In all of your interviews with veterans of 712th TB, I only once came across the name of 1LT Ed Forrest, mentioned by one of the veterans. Perhaps You could help me on my way, so I could learn more about his death but especially about the man behind the name; he also has or had family; I'd like to obtain information and pictures in order to make my remembrance wall and to use it in order to point out to 12 till 17 year olds that WW2 must never be forgotten.
 I hope to hear from you very soon and I would like to thank you already for reading my mail.
 Yours sincerely
William Goertzen, teacher at Carbooncollege in the Netherlands.
   I wrote to Mr. Goertzen and told him I had a wealth of information about Ed. Elmer had since passed away, and when I tried to call Dorothy, who would have been thrilled to know that Ed's memory was being kept alive by a school in Holland, I learned that she, too, had passed away only a few months before.

   I was able to put the teacher in touch with Elmer's son David Forrest, who sent him a family portrait showing Ed as a young boy. And I sent him some of the artifacts Dorothy had given me, including a telegram telling her to meet him in Providence, R.I., before he shipped out.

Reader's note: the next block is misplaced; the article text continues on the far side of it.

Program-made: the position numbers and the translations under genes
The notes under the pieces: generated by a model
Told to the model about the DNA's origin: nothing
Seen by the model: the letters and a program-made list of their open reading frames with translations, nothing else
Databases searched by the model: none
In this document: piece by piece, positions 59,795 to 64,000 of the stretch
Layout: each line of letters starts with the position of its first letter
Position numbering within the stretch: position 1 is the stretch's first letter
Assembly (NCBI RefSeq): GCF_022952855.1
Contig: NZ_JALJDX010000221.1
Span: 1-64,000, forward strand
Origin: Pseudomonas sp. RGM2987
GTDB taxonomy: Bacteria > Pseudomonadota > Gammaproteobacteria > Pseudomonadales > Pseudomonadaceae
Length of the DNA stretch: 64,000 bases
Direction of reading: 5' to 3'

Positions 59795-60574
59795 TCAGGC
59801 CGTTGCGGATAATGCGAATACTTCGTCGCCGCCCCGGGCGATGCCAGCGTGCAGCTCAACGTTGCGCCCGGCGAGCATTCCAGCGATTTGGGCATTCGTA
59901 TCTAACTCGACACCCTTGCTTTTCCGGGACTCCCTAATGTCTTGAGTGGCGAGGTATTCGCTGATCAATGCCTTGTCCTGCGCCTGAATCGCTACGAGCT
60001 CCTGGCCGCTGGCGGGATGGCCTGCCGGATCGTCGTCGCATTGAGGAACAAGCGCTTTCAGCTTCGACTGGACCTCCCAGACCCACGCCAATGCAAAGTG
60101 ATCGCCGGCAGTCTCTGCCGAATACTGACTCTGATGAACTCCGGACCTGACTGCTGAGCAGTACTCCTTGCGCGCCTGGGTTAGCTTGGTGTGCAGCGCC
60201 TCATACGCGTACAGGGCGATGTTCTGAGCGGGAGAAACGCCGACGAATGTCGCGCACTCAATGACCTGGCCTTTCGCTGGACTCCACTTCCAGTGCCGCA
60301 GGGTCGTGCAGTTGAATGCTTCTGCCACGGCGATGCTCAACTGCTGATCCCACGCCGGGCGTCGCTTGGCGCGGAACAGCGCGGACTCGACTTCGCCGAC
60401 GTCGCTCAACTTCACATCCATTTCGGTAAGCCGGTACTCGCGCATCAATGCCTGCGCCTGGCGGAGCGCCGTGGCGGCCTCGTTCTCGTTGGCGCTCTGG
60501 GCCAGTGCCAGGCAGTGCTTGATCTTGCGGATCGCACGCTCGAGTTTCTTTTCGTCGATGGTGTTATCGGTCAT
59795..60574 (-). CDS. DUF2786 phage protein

The reason there wasn't more about Ed on my web site,, when Mr. Goertzen was doing his research was because I had learned so much about Ed's difficult life and his tragic death, that I hoped eventually to include it in a book. Today there is a display in Carbooncollege about the life of Ed Forrest, the soldier whose grave the students adopted.

The display about Ed Forrest at Carbooncollege in the Netherlands
    The story of Ed Forrest's life and death is one of the key story lines in my forthcoming book, "The Armored Fist," due out in April from Fonthill Media, a prominent British publishing house.
   Please watch for an announcement or email me if you'd like information about reserving a copy to be delivered as soon as it's available.

The excerpt in Reverend Laine's diary for April 3, 1945, the day Ed Forrest was killed